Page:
Matching Items (6)

151255-Thumbnail Image.png

Brummett Echohawk: chaticks-si-chaticks

Description

There exists a significant overlap between American Indian history and American history, yet historians often treat the two separately. The intersection has grown over time, increasingly so in the 20th

There exists a significant overlap between American Indian history and American history, yet historians often treat the two separately. The intersection has grown over time, increasingly so in the 20th and 21st centuries. Over time a process of syncretism has taken place wherein American Indians have been able to take their tribal histories and heritage and merge them with the elements of the dominant culture as they see fit. Many American Indians have found that they are able to use their cultural heritage to educate others using mainstream methods. Brummett Echohawk, a Pawnee Indian from Pawnee, Oklahoma demonstrated the ways in which American Indian history merged with the larger American historical narrative through his knowledge of Pawnee history and heritage, American history, and his active participation in mainstream society throughout the 20th and into the 21st century. As a student in a government run Indian boarding school, a soldier of the famed 45th "Thunderbird" Infantry Division in World War II, and a successful artist, writer and public speaker, he offered a view of how one could employ syncretism to the advantage of all. Using an ethnohistorical approach to the subject allows a consideration of Brummett Echohawk as an individual, a representative of the Pawnee people, American Indians generally, and as an American. The ethnohistorical approach also helps elucidate the connection he made between success in life and truly fulfilling the Pawnee meaning behind their name Chaticks-si-chaticks, Men of men. Personal papers, published writings, as well as published and privately owned art (ranging from fine art in prestigious galleries to comic strips) provide insight as to how Echohawk made clear the connections between the Pawnee (and American Indian) past and American history. Interviews with family members, friends, and Pawnee veterans also demonstrate the significance of his life for the Pawnee people and the United States, particularly in terms of the martial tradition.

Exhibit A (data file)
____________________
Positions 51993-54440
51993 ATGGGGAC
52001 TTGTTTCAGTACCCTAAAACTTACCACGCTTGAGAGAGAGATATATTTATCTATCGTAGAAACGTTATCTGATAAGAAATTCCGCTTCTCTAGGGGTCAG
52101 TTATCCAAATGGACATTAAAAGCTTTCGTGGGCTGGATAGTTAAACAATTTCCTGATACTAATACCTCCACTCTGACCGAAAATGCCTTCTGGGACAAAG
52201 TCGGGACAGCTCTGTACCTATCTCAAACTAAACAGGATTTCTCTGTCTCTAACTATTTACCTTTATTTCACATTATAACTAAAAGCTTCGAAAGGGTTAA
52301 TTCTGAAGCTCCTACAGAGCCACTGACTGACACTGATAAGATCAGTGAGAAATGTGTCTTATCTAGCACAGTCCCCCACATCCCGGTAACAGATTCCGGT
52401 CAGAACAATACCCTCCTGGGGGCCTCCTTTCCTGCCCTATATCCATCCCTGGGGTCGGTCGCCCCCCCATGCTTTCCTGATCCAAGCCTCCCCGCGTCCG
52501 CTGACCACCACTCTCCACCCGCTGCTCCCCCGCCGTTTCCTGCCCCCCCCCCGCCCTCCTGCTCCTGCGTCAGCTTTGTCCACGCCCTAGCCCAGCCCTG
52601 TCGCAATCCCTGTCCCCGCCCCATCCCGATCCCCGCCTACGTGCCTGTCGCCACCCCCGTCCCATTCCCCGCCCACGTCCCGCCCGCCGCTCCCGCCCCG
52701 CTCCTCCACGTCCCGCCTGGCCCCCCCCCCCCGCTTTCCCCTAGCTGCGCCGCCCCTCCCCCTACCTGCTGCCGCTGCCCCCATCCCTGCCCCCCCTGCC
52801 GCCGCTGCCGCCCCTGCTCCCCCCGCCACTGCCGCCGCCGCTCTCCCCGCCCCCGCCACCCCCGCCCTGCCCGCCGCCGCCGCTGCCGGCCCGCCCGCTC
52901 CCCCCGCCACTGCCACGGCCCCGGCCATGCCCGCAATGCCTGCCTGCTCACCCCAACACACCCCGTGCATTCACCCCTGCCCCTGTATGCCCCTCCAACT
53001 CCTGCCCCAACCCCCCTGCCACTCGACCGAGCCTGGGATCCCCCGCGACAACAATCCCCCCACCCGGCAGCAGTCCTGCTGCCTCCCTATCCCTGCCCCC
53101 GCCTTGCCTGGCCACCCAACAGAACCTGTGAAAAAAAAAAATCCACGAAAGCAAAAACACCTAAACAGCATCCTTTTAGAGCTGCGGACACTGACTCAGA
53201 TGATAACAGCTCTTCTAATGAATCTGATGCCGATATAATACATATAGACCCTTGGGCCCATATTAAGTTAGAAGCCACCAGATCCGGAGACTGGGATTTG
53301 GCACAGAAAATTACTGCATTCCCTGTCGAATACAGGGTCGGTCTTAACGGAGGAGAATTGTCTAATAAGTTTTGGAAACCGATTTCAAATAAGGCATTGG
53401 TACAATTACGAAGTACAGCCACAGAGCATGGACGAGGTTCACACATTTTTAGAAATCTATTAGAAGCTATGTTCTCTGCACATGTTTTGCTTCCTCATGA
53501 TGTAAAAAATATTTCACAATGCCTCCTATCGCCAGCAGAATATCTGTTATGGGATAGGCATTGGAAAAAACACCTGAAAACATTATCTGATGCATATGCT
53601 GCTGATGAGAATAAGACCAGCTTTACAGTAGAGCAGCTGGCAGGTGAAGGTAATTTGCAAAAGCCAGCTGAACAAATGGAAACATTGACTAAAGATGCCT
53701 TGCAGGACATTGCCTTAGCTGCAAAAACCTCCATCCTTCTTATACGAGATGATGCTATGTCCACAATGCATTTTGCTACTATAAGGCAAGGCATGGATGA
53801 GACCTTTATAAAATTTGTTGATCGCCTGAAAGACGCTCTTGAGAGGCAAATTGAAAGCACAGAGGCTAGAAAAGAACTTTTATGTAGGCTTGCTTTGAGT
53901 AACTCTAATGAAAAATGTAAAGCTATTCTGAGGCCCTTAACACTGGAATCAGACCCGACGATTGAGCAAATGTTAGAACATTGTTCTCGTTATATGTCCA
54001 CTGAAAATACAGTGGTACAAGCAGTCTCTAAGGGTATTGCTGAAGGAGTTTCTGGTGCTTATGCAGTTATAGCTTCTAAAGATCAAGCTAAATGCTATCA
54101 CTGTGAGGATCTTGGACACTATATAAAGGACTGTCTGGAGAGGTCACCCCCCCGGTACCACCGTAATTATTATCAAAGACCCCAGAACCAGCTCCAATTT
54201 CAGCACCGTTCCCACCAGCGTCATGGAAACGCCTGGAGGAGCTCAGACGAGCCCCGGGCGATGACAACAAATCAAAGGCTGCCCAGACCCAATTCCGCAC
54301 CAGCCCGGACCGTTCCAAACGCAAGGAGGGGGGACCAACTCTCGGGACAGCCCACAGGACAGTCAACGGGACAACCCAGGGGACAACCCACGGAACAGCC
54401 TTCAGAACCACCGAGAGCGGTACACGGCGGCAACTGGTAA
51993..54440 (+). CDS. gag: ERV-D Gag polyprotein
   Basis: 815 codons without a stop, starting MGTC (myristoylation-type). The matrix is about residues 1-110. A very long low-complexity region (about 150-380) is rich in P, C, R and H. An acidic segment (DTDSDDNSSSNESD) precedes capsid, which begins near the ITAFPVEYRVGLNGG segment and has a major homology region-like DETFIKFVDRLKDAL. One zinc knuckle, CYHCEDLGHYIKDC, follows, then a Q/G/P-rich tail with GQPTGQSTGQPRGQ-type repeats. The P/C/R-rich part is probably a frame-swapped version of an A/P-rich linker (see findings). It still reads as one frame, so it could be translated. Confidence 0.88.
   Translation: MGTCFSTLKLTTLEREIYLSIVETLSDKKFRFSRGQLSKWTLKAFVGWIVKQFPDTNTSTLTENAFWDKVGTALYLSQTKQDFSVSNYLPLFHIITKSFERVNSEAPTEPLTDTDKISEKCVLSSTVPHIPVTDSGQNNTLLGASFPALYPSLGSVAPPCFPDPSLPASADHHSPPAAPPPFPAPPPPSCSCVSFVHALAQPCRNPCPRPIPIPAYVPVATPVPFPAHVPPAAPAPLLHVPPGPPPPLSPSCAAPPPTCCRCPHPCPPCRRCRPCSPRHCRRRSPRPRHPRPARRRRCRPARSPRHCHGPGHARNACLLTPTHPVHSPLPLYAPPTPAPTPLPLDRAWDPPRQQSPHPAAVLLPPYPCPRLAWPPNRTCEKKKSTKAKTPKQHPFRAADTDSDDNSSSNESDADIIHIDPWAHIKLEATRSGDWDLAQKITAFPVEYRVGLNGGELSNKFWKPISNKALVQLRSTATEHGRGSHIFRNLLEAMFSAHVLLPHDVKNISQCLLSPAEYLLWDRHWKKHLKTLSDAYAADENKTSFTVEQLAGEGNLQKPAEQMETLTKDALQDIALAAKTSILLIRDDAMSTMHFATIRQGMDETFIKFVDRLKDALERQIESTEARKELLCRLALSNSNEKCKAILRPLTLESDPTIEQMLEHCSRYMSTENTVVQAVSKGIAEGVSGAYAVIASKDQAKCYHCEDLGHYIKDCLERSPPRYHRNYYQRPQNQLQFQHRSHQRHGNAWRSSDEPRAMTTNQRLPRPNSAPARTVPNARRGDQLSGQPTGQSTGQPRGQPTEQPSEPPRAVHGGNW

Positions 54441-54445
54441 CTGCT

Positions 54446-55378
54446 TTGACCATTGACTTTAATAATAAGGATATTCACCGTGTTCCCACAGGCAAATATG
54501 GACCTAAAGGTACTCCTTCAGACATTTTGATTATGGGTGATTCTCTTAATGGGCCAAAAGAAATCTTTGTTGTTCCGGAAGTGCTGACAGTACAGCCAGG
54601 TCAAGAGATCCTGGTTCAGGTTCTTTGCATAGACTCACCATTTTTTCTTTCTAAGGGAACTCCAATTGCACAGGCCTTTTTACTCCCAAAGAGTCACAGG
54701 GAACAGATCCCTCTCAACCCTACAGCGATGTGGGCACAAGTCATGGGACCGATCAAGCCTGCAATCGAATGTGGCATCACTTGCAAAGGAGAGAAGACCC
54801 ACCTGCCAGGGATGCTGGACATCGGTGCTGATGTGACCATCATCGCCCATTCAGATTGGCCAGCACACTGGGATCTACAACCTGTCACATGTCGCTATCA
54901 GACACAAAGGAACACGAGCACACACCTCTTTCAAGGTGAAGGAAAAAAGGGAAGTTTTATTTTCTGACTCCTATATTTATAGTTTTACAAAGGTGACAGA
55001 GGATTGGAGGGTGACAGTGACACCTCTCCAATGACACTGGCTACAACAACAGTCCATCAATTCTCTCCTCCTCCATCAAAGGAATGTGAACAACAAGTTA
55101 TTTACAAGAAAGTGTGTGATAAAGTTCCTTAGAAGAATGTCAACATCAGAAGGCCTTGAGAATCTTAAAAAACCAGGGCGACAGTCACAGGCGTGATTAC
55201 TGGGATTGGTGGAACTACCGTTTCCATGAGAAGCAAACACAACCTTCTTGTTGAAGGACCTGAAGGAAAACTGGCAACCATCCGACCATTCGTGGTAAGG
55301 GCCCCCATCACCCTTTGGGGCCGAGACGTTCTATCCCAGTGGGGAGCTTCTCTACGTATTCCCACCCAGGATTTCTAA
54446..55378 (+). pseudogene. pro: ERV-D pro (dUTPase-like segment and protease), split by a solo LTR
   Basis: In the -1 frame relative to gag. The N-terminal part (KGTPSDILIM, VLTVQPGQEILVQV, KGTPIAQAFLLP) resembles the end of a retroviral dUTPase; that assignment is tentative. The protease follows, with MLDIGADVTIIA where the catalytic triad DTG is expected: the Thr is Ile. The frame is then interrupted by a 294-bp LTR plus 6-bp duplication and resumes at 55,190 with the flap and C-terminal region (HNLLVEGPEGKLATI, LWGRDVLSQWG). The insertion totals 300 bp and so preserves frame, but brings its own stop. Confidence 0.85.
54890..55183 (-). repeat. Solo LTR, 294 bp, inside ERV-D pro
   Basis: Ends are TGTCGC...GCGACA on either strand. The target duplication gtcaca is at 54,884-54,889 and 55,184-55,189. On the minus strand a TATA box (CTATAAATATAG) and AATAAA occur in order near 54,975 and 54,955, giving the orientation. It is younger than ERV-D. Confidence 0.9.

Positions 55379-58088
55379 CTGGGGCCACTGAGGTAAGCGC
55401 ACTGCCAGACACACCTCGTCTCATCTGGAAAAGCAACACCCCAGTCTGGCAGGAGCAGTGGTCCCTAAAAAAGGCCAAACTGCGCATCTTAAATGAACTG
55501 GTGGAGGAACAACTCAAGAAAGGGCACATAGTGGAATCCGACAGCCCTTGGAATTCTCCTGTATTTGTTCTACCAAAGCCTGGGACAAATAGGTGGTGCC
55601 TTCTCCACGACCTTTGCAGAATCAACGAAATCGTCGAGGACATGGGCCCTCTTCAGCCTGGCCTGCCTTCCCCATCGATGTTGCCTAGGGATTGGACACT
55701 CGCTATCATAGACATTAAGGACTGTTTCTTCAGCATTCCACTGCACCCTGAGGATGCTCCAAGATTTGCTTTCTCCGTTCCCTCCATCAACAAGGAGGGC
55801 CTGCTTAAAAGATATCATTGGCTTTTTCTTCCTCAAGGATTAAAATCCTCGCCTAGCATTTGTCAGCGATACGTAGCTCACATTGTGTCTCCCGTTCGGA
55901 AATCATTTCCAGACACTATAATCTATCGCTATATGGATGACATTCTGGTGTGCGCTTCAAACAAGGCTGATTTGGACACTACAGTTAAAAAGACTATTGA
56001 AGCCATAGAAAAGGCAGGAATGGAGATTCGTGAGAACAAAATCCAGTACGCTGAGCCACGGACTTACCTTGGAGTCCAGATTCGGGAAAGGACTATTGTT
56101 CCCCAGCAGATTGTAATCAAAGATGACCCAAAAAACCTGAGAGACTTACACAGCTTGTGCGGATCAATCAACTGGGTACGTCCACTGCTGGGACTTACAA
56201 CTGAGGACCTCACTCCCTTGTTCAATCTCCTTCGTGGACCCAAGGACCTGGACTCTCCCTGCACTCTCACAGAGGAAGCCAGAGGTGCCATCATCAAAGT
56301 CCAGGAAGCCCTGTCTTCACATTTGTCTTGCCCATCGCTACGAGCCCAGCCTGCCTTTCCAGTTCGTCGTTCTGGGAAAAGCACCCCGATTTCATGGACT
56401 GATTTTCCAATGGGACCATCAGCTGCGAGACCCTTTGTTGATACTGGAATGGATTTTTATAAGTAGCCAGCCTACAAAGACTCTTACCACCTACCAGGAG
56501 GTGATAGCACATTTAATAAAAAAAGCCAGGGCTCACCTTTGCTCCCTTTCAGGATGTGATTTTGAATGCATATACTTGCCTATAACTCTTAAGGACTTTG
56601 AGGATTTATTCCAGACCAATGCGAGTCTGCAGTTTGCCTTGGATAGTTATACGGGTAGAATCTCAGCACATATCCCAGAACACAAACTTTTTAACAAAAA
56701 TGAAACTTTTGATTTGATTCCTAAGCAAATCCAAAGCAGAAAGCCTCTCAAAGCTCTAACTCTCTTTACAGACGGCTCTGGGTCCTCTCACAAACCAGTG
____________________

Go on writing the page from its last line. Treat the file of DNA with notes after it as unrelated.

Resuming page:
Contributors

Agent

Created

Date Created
  • 2012

153920-Thumbnail Image.png

American medievalism: medieval reenactment as historical interpretation in the United States

Description

This thesis will examine how the Middle Ages are historically interpreted and portrayed in the United States. In order to keep this study within reasonable bounds, the research will exclude

This thesis will examine how the Middle Ages are historically interpreted and portrayed in the United States. In order to keep this study within reasonable bounds, the research will exclude films, television, novels, and other forms of media that rely on the Pre-Modern period of European history for entertainment purposes. This thesis will narrow its focus on museums, non-profit organizations, and other institutions, examining their methods of research and interpretation, the levels of historical accuracy or authenticity they hold themselves to, and their levels of success. This thesis ultimately hopes to prove that the medieval period offers the same level of public interest as popular periods of American history.

This focus on reenactment serves to illustrate the need for an American audience to form a simulated connection to a historical period for which they inherently lack geographic or cultural memory. The utilization of hyperreality as described by Umberto Eco lends itself readily to this historic period, and plays to the American desire for total mimetic immersion and escapism. After examining the Metropolitan Museum of Art’s exhibition of medieval history as high art and culture, the thesis focuses on historical reenactment, as it offers a greater level of visitor interaction, first by analyzing R.G. Collingwood’s definition of “reenactment” and it’s relation to the modern application in order to establish it as a veritable academic practice.

The focus of the thesis then turns to the historical interpretation/reenactment program identified here as historical performance, which uses trained actors in controlled museum conditions to present historically accurate demonstrations meant to bring the artifacts on display to simulated life. Beginning with the template first established by the Royal Armories Museum in the United Kingdom, a comparative study utilizing research and interviews highlights the interpretative methods of the Frazier History Museum, and those of the Higgins Armory Museum. By comparing both museum’s methods, a possible template for successfully educating the American public about the European Middle Ages; while a closer examination of the Frazier Museum’s survival compared to the Higgins Armory’s termination may illustrate what future institutions must do or avoid to thrive.